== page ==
Acknowledging exceptions to the rule, politicians appoint justices that share their agenda and vision. The justices then carry out that agenda and vision. The lifetime appointments and office during good behavior allow one branch of the country to be controlled, without any real checks as long as the opinions aren’t absurd, for a significant period of time. If the political climate changes, the SC can modify its opinions. Why aren’t SC justices elected? I know there are some obvious problems… off the top of my head I see campaign contributions, erosion of the vision of judges as neutral (*maybe* they are party neutral, but every person makes decision based on their own beliefs – which in this case are known before appointment), and lessened judicial independence. However, I think these concerns could be addressed in a new process, leading to a more democratic and accountable court. It would require amending the constitution though, which means it will never happen.
I don’t promise careful proof reading or even proper spelling.
I'm not sure senators were fooled by demeanor. I suspect the Republicans were continuing their policy of supporting Bush no matter how extreme his policies -- something that is only now starting to break down. And the Democrats were scared they wouldn't get reelected if they joined a filibuster, which is what they should have done. (What were they saving that filibuster for, if it wasn't to protect the Supreme Court?) So the moderate Republicans and chicken Democrats talked themselves into thinking Alito and Roberts weren't too bad.
BTW, as near as I can tell there's only one real conservative on the Supreme Court: Kennedy. There are four ultra right conservatives -- Scalia, Thomas, Roberts and Alito -- but there opinions are far to the right of real conservatives. There are two liberals -- Ginsburg and Stevens -- and two moderates -- Breyer and Souter. Breyer occasionally comes down on the liberal side, while Souter is pretty much in the reasonable center -- they just look like real liberals by contrast to the extreme right wing side of the court.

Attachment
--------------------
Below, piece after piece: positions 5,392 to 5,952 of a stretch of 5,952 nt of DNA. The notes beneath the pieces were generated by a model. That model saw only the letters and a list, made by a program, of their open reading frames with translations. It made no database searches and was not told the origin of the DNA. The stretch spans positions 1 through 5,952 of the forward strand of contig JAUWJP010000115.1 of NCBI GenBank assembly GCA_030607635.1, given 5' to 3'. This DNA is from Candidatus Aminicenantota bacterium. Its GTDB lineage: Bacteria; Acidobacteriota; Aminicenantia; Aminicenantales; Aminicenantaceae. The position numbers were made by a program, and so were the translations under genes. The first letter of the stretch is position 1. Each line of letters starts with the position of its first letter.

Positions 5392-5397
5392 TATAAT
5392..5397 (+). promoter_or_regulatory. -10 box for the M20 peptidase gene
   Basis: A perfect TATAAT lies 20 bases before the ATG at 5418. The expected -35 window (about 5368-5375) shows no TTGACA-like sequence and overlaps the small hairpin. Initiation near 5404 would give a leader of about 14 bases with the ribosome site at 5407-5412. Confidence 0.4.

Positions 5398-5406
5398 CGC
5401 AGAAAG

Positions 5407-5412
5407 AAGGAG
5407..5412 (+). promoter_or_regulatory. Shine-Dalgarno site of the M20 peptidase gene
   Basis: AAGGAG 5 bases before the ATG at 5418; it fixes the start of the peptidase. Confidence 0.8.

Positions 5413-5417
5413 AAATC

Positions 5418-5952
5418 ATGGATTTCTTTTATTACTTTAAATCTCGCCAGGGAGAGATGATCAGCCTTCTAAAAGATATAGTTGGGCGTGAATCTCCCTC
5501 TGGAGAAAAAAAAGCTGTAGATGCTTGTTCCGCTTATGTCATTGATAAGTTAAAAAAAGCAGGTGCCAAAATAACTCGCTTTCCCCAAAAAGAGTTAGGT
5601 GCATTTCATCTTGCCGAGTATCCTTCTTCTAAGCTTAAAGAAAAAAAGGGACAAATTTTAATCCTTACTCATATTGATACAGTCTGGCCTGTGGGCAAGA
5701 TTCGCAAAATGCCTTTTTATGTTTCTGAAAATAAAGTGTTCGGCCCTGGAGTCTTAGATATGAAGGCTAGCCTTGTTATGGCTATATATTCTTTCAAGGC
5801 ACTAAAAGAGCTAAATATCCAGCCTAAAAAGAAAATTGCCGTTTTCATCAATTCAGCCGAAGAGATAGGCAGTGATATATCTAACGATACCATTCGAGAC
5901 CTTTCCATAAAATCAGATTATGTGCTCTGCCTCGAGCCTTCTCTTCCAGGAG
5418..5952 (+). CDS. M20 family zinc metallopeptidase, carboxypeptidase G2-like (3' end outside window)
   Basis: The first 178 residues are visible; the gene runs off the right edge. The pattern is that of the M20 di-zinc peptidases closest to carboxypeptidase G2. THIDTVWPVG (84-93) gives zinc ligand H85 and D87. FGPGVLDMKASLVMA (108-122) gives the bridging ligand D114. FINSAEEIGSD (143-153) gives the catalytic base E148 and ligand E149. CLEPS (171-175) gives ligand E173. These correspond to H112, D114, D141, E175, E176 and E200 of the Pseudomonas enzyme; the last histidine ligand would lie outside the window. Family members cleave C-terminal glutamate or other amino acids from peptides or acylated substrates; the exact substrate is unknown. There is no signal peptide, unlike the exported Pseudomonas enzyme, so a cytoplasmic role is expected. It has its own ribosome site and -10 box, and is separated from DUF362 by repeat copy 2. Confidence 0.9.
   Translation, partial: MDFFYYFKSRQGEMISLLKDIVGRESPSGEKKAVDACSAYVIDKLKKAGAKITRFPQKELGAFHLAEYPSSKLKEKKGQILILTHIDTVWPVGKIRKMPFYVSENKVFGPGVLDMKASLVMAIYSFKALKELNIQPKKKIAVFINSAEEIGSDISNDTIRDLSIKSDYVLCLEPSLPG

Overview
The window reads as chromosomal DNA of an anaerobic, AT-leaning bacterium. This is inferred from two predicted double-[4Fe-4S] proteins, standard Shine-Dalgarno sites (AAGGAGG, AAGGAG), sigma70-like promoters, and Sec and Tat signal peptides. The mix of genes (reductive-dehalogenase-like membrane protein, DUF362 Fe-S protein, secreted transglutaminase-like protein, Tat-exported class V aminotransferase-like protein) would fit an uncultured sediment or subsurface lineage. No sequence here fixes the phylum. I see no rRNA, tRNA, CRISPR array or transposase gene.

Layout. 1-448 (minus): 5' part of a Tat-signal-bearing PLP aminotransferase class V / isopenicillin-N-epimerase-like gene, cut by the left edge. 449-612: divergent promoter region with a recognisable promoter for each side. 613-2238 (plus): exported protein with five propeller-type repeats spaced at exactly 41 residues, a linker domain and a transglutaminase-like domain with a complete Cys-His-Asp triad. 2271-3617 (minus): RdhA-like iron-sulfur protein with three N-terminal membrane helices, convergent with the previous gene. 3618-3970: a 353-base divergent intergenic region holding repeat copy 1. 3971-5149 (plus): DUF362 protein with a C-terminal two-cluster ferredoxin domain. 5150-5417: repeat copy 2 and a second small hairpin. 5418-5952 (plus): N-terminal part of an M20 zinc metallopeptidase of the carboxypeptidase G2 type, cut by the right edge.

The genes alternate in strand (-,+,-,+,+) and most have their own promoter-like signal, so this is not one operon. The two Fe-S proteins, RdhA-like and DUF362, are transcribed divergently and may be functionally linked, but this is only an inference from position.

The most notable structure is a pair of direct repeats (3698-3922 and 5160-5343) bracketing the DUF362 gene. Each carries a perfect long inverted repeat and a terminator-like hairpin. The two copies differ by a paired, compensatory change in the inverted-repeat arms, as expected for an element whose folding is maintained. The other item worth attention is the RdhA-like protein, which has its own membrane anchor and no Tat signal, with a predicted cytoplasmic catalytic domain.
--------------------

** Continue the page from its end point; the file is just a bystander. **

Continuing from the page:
Speaking of proofreading, I meant "their" not "there" in the sentence about the opinions of Scalia et al.
The Republicans desperately wanted the Democrats to attempt a filibuster of one of the nominees so they could pull out the nuclear option. It was not enough to have a conservative on the bench, only if it was clearly forced over on the Democrats against their will would the rejection of Bork be truly avenged.
OTOH, I do think conservative did us an unintended favor in opposing Harriet Miers. Better a solid independent conservative like Alito than a Bush hack like Miers. You may not care for Alito's opinions on abortion or affirmative action, but at least he is less likely to agree that the President is an elective dictator. That should be the critical issue these days.